Reading Exam

Reading Comprehension Exams are offered three times each year on specific dates in September/October, February, and in late-March/early-April as listed on the Academic Calendar. Entering students are strongly encouraged to attempt the reading comprehension exam when they first arrive in September. Students entering in January are strongly encouraged to try the exam in February or April of their first semester.

Guidelines for the Reading Comprehension Exam:

The language exam guidelines reflect a consensus that the Fletcher foreign language reading exam should test students’ abilities to read, comprehend and restate in written English primary materials on contemporary topics involving foreign affairs rather than test students’ abilities to translate with precision foreign journals, newspapers, and scholarly works on international relations topics. Students should restate the text into English but their work should not be judged on the basis of exact translation, specialized vocabulary, or elegance of English expression. However, the meaning of the passage must be accurately and coherently conveyed and words should not be skipped. The ability to convey meaning accurately is more important than testing knowledge of specific vocabulary items.

  1. Length of reading passage

    Students receive a passage from a foreign journal, newspaper, or scholarly work on a current topic in international affairs. The passage will be approximately 300 words in length for students seeking limited or general proficiency and approximately 500 words in length for students seeking advanced proficiency. A single article, approximately 500 words in length, may be used for both proficiency levels. In this case, the 300-word mark will be clearly indicated on the text so that students opting for “general proficiency” will understand the end point of their exam.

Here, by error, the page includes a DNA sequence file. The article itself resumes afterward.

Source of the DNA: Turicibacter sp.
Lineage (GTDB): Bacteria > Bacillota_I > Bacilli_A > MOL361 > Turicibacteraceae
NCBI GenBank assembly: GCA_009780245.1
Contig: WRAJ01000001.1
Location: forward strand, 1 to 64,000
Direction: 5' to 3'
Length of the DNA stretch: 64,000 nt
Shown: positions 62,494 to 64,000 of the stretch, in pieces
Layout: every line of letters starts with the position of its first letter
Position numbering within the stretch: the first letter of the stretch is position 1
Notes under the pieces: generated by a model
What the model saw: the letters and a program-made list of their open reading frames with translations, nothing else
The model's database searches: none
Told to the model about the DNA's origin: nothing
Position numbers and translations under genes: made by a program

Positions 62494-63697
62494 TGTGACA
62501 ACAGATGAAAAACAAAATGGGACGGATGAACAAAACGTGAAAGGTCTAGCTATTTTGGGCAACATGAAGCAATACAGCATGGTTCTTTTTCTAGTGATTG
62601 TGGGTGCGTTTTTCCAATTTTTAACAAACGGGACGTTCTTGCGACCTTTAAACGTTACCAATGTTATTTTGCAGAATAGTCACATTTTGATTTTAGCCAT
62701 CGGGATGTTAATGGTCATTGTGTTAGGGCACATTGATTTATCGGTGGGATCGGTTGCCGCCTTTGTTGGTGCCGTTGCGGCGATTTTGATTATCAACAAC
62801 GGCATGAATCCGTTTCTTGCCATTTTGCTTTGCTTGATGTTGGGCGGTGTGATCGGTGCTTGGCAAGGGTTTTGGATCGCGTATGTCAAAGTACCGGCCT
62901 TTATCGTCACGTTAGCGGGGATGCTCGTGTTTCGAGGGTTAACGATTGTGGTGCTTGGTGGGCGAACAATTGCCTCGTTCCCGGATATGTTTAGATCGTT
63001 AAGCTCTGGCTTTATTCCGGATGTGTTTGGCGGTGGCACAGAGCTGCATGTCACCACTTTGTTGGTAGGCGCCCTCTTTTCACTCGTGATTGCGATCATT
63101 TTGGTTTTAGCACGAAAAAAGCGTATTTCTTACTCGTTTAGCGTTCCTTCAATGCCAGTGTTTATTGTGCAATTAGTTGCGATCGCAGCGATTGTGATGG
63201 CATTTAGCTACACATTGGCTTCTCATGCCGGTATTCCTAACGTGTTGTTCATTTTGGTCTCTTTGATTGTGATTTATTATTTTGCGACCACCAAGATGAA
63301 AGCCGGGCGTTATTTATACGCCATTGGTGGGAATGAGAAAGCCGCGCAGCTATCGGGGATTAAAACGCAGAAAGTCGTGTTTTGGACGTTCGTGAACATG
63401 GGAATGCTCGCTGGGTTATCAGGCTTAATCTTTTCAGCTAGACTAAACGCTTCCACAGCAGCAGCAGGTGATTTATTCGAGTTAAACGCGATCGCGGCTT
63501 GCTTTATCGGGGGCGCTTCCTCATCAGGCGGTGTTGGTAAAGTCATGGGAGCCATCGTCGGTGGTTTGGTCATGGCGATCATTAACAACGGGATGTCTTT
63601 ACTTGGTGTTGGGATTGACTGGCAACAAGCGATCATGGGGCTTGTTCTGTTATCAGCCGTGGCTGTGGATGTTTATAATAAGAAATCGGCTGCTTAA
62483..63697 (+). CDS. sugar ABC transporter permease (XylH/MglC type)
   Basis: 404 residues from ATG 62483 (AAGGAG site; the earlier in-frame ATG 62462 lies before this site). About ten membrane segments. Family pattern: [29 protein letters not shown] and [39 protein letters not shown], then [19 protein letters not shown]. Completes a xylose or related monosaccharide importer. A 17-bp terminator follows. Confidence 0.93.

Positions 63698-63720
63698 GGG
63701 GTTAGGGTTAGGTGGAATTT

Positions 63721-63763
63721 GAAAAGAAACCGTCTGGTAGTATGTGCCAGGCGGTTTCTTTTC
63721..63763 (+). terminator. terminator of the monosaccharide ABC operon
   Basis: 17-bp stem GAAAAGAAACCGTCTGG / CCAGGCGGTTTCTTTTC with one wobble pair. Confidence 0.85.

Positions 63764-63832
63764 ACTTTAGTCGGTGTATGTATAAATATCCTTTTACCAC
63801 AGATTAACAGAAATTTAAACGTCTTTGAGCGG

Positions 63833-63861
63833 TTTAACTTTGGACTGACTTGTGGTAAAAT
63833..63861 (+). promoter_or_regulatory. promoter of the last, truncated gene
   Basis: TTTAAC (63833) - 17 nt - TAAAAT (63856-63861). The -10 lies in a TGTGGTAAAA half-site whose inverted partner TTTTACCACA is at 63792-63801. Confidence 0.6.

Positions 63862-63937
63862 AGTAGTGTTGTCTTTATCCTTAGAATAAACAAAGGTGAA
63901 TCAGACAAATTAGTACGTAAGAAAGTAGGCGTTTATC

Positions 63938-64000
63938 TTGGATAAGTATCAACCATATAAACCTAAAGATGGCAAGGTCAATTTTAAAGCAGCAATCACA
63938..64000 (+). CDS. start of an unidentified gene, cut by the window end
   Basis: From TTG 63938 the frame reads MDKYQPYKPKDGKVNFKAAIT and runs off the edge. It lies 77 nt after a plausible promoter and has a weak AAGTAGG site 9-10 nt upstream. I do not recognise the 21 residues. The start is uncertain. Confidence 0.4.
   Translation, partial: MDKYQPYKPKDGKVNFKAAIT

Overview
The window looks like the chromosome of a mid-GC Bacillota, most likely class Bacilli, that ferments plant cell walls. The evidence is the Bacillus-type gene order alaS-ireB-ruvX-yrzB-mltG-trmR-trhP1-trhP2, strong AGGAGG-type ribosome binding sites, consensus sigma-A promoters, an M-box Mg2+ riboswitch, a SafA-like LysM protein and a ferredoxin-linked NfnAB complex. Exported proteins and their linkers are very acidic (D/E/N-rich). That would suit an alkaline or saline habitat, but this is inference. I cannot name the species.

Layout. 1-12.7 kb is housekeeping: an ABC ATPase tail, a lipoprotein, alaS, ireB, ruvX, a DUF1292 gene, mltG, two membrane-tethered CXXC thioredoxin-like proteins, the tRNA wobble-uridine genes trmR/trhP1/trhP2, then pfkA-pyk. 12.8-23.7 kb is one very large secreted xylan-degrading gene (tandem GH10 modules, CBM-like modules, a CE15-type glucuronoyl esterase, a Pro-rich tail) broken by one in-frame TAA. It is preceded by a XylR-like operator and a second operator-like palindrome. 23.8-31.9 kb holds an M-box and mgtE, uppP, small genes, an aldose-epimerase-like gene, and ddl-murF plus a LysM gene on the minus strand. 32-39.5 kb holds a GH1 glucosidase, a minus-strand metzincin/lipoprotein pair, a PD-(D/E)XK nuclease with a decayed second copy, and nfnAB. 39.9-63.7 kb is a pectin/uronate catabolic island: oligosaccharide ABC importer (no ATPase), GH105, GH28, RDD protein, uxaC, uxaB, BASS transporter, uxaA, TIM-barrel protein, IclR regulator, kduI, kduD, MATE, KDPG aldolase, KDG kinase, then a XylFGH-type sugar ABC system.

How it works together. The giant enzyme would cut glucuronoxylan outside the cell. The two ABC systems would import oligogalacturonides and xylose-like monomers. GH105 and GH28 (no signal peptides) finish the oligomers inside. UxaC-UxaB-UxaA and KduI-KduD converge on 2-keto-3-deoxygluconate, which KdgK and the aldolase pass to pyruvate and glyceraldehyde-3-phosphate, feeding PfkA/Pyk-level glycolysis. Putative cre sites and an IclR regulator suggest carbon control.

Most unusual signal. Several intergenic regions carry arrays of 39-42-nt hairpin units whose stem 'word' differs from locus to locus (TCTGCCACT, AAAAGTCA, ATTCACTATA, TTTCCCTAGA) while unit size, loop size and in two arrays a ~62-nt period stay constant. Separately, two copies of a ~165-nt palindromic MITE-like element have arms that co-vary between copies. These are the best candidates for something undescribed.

2. Time limits

    Students have one and half hours (90 minutes) for exams in the Roman alphabet languages and two hours (120 minutes) for exams in the non-Roman alphabet languages except for exams in Arabic, Chinese, Japanese and Korean where three and a half hours (210 minutes) are permitted.

  3. Dictionaries

    Bi-lingual paper dictionaries (foreign language to English, e.g. Chinese to English) may be used for all language exams at the limited, general, and advanced proficiency levels. Cell phones and electronic dictionaries are not permitted. Dictionary usage is not allowed for exams targeting the functionally native proficiency level.

  4. English Rendering of Text

    The student’s written paragraph by paragraph English rendering of the foreign text should be roughly equivalent in length (that is 300 words for “general proficiency” and 500 words for “advanced” proficiency) to the primary material which is read. Students must restate the foreign text into English, but their work will not be judged on the basis of exact translation, specialized vocabulary, or elegance of English expression. However, the meaning of the passage must be accurately and coherently conveyed.

  5. Functionally Native Proficiency

    Functionally native proficiency will be based on a superior performance on a separate text selection. Students may only attempt a functionally native exam after they have passed at the advanced proficiency level. The functionally native proficiency exams are only offered in April. Interested students should speak with the Fletcher Language Coordinator.

Texts from Past Exams

Arabic – Limited Working Proficiency

Arabic – General Professional Proficiency

Arabic – Advanced Professional Proficiency

Chinese – Limited Working Proficiency

Chinese – General/Advanced Professional Proficiency






Japanese – Limited Working Proficiency

Japanese – General/Advanced Professional Proficiency

Korean – Limited Working Proficiency

Korean – General/Advanced Professional Proficiency (now two separate texts, examples coming soon)